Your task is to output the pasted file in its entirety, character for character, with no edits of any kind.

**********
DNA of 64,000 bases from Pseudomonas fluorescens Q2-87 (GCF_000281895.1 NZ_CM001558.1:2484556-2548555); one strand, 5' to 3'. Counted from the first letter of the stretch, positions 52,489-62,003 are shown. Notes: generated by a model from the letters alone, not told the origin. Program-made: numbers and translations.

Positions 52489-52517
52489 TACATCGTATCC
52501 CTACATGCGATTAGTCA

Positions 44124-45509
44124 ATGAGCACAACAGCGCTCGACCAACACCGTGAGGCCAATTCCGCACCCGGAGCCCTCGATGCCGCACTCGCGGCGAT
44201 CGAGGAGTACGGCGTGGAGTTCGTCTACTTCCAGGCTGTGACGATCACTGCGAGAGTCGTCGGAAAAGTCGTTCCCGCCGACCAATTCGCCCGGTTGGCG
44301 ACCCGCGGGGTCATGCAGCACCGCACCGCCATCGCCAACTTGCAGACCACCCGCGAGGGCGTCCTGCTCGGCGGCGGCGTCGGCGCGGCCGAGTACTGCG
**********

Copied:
DNA of 64,000 bases from Pseudomonas fluorescens Q2-87 (GCF_000281895.1 NZ_CM001558.1:2484556-2548555); one strand, 5' to 3'. Counted from the first letter of the stretch, positions 52,489-62,003 are shown. Notes: generated by a model from the letters alone, not told the origin. Program-made: numbers and translations.

Positions 52489-52517
52489 TACATCGTATCC
52501 CTACATGCGATTAGTCA

Positions 44124-45509
44124 ATGAGCACAACAGCGCTCGACCAACACCGTGAGGCCAATTCCGCACCCGGAGCCCTCGATGCCGCACTCGCGGCGAT
44201 CGAGGAGTACGGCGTGGAGTTCGTCTACTTCCAGGCTGTGACGATCACTGCGAGAGTCGTCGGAAAAGTCGTTCCCGCCGACCAATTCGCCCGGTTGGCG
44301 ACCCGCGGGGTCATGCAGCACCGCACCGCCATCGCCAACTTGCAGACCACCCGCGAGGGCGTCCTGCTCGGCGGCGGCGTCGGCGCGGCCGAGTACTGCG